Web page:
Exclusive: Glencore Chief's New Olive Branch
The chief executive of Glencore, the commodities trading giant, has offered new concessions aimed at salvaging its £23bn takeover of Xstrata, the mining group.
I have learned that Ivan Glasenberg yesterday told the board of Xstrata that he would allow its executives to manage the mining assets of the combined company, easing fears about the future roles of dozens of senior managers. The pledge was designed to secure the backing of directors concerned about the oversight of assets that would generate 80% of the profits of the new group.
Mr Glasenberg addressed an Xstrata board meeting in Zug, Switzerland, in an effort to allay concerns about the future of the combined group, which would be the largest miner and commodities trader in the world.
The Glencore boss, who is a non-executive director of Xstrata, in which it owns a 34% stake, has not attended the miner's board meetings since an all-share merger was agreed earlier this year.
He was invited to address Xstrata's board meeting yesterday to offer further clarity about the operational and governance structure of an enlarged Glencore.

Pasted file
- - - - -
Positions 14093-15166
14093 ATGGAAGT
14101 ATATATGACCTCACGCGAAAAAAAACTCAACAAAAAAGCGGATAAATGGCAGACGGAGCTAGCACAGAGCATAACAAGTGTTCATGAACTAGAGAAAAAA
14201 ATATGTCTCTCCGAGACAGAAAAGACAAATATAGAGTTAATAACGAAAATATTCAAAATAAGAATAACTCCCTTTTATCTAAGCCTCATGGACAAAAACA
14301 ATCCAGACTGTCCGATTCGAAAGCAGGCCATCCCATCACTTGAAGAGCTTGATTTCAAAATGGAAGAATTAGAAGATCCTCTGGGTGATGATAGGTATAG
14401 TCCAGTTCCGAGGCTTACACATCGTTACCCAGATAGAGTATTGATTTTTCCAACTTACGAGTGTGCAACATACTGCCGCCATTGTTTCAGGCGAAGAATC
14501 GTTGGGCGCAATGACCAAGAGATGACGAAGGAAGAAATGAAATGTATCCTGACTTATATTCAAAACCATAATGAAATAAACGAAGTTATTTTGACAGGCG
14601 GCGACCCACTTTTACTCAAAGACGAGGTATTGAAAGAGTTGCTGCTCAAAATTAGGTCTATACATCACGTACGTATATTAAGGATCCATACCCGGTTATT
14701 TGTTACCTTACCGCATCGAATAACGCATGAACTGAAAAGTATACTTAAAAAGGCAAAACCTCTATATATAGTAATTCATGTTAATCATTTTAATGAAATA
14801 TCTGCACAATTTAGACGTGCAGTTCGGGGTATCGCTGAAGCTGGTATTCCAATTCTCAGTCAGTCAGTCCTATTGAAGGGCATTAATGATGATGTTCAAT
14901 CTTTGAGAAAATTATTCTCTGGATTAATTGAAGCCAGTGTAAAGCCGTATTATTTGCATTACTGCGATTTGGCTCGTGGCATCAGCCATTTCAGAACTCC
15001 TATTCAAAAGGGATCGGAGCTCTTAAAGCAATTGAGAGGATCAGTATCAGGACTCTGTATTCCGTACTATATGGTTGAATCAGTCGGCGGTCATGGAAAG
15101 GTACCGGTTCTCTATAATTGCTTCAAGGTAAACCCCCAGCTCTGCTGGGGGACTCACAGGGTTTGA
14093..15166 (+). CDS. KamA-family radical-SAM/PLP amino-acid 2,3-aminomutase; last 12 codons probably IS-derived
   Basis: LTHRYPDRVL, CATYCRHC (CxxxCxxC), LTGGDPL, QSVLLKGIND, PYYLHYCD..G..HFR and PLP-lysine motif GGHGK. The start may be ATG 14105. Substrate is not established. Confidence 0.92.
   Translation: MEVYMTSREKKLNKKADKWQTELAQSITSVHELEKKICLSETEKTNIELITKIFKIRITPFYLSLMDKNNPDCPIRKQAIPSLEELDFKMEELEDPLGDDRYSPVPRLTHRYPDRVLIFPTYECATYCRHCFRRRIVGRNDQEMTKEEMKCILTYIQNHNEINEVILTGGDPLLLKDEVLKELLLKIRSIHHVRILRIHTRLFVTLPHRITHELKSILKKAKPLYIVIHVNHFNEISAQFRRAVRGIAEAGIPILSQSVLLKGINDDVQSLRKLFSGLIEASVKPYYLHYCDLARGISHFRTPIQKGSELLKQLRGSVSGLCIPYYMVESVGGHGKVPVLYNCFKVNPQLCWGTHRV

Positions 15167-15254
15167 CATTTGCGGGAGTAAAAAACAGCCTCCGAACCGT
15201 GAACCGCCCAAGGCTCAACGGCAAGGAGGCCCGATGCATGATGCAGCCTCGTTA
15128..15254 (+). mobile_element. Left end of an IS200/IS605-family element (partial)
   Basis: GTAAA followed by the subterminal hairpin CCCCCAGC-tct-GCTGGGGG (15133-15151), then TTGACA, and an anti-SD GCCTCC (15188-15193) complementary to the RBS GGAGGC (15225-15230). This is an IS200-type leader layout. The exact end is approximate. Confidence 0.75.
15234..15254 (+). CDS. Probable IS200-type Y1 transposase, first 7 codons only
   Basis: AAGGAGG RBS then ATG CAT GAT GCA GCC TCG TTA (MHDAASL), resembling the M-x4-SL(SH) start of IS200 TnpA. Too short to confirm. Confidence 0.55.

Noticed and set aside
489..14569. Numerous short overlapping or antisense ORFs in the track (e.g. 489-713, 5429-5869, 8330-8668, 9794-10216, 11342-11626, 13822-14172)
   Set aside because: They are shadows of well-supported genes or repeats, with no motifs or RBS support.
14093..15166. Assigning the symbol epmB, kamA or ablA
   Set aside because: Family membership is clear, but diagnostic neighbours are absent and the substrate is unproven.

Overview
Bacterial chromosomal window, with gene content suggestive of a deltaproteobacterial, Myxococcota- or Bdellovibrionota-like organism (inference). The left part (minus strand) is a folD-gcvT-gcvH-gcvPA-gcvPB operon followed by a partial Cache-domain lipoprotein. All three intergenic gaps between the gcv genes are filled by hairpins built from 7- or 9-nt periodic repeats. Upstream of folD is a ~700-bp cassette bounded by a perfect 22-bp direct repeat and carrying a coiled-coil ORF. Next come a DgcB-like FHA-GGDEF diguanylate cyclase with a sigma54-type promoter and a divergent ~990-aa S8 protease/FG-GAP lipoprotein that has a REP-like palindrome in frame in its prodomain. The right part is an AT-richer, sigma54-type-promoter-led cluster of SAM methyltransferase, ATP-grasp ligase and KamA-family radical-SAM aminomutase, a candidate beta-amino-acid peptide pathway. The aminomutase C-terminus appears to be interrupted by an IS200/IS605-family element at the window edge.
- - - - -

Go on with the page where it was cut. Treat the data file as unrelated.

People close to the situation said he reassured Xstrata directors about the role of its senior managers - a subject that has caused concern among major shareholders. Mick Davis, Xstrata's chief executive, is to leave six months after the takeover, even though he had been lined up as the new company's boss in the original deal.
Mr Glasenberg this month increased Glencore's offer from 2.8 of its shares for each Xstrata to a ratio of 3.05 shares, but also changed the structure of the deal into a formal takeover.
Sources say that Mr Glasenberg did not address in detail the £170m in retention payments to 73 Xstrata managers that would be paid out over two years. These are expected to remain as part of the deal if Xstrata recommends it to its investors.
Such a recommendation looks increasingly likely, according to people close to Xstrata. If it is forthcoming, it would secure the backing of Qatar Holding, the Gulf-state's sovereign wealth fund, which owns 12% of Xstrata.
Xstrata, which has promised to announce its verdict on Glencore's proposal by September 24, declined to comment.